Matthew Cullinan Hoffman

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Experts testify to trauma experienced by Isabella Miller in sworn testimony now published online

Matthew Cullinan Hoffman
Matthew Cullinan Hoffman

June 28, 2011 (LifeSiteNews.com) - LifeSiteNews.com is publishing sworn affidavits by two experts and another eyewitness who testify to evidence of trauma suffered by ex-lesbian Lisa Miller’s daughter, Isabella Miller, following court-ordered visits to Miller’s former lesbian partner, Janet Jenkins.

The documents, available for the first time on the internet, also include court testimony by Isabella Miller’s court-appointed advocate, who expressed concern that transferring custody from Miller to Jenkins would “turn her world upside down.”

Links to all four documents can be found at the conclusion of this article. Three of the four were originally quoted by LifeSiteNews in March of 2010, but were not published in their entirety until now.

The documents illustrate the concerns that presumably led Miller, who had repudiated the lesbian lifestyle and converted to Evangelical Christianity, to flee the United States to avoid further contact between her daughter and Jenkins, with whom she had shared a civil union in the state of Vermont.

Disturbing testimony

Among them is testimony by clinical therapist Sylvia Haydash, who had two clinical sessions with Isabella and observed her for an hour on another occasion. She concluded that the visits were doing serious harm to the child, causing anxiety, renewed bed-wetting, and general psychological regression.

“Isabella appears to have been traumatized by the limited visitation thus far, a serious consequence, taking Isabella in a negative direction as compared to Isabella’s condition before the recent visitations where she was a child that was well-adjusted, flourishing, above-the-curve developmentally, verbally gifted, and readily able to separate from Lisa and meet with other people,” wrote Haydash in 2007.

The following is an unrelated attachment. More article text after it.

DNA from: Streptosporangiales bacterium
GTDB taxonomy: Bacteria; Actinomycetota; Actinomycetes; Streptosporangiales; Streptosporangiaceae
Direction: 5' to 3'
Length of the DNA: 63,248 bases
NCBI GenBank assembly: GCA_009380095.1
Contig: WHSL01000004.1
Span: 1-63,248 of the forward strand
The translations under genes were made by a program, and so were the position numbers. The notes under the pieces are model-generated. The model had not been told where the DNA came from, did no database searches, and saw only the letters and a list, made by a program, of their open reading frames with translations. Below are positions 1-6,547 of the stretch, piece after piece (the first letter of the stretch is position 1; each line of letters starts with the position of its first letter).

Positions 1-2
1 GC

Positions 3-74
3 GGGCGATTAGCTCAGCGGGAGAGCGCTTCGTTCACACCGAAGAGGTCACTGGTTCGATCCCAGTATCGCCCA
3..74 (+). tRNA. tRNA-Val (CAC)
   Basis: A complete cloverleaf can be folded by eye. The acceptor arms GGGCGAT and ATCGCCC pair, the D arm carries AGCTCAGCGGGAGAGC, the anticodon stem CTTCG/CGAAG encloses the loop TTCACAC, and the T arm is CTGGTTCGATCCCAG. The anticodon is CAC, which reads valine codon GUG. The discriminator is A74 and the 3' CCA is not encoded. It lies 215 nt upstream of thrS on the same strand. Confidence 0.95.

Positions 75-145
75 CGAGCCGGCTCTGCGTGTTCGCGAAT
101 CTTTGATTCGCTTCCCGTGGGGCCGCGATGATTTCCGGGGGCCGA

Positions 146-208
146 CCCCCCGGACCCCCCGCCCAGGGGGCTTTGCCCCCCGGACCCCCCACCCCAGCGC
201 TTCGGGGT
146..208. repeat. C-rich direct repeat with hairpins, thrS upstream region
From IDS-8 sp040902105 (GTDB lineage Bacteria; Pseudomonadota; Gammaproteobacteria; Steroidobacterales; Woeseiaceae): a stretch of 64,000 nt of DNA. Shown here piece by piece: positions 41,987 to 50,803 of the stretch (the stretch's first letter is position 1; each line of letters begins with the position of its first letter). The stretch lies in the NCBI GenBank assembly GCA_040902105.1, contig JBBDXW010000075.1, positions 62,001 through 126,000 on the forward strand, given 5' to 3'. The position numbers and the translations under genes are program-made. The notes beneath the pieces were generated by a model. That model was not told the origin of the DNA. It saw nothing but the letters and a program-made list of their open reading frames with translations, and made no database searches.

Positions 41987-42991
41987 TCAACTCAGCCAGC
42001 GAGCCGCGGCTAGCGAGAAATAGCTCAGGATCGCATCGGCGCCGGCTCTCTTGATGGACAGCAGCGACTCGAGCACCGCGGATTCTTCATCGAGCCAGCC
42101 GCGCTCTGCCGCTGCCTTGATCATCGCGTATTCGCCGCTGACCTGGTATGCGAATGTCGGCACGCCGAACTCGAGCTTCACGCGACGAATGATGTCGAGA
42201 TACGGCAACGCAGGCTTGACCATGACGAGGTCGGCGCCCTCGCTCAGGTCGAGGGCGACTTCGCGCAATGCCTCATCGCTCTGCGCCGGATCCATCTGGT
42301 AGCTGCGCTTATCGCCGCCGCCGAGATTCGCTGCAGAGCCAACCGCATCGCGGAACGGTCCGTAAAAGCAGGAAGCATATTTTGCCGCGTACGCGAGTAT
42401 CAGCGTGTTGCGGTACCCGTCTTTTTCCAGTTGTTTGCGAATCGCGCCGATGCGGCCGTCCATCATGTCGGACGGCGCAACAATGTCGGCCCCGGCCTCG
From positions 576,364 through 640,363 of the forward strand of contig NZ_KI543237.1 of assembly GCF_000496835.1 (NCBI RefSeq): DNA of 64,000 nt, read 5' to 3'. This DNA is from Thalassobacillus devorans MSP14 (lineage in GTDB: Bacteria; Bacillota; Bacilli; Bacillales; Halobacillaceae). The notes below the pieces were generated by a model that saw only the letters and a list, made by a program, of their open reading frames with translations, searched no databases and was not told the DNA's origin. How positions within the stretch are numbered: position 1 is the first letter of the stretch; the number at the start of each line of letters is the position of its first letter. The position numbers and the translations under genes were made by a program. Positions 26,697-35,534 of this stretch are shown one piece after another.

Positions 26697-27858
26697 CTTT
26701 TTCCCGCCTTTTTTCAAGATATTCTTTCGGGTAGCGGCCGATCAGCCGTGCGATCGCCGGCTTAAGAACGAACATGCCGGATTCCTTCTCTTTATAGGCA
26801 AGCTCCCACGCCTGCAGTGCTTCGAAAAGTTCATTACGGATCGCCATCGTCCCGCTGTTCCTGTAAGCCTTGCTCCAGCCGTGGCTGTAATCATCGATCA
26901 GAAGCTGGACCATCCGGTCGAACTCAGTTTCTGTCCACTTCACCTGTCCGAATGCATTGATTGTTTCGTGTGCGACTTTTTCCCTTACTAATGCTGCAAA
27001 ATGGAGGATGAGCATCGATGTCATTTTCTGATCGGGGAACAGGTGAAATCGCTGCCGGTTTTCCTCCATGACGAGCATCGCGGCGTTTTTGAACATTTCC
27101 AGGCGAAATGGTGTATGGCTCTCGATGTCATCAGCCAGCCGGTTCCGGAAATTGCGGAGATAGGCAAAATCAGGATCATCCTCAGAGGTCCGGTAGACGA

“At this point, after only two supervised two-hour visits, and the resulting regressive behaviors, it is my clinical opinion that leaving Isabella unsupervised with Janet for visitations would needlessly exacerbate Isabella’s trauma,” Haydash also stated. She added, “I further believe that unsupervised visits would be detrimental to Isabella at this time and could cause permanent damage to normal development.”

Gwen Corley, a social worker who also observed Isabella, noted the traumatic effects of Isabella’s relationship with Jenkins

“Isabella suffers from sleep disturbance and nightmares, having difficulty sleeping through the night,” she told the court in 2007, adding that “Isabella also talks about death, and has expressed fear that if her mother Lisa dies she will be at risk.  Without prompting, Isabella has said she is afraid that Janet Jenkins may take her away from Lisa.”

Corley added that “the distance from Virginia to Vermont, and the time it takes to travel back in forth, coupled with these emotional concerns, are simply too great to require a five year old to make the trip during the school year ... in my professional opinion it would be detrimental to Isabella’s emotional well-being for her to travel back and forth to Vermont during the school year.”

A final witness, a friend who sometimes cared for Isabella, also expressed her “great concern” at the child’s reactions to her visits with Jenkins in her November 2007 testimony.

Tammara Canfield told the court that Isabella had become “withdrawn” and “unhappy,” despite her normally cheerful demeanor. She also said that she didn’t want to talk about her visits with Janet because “it makes her cry.” She testified that pictures drawn by Isabella also “cause me concern.”

Similar concerns expressed by Miller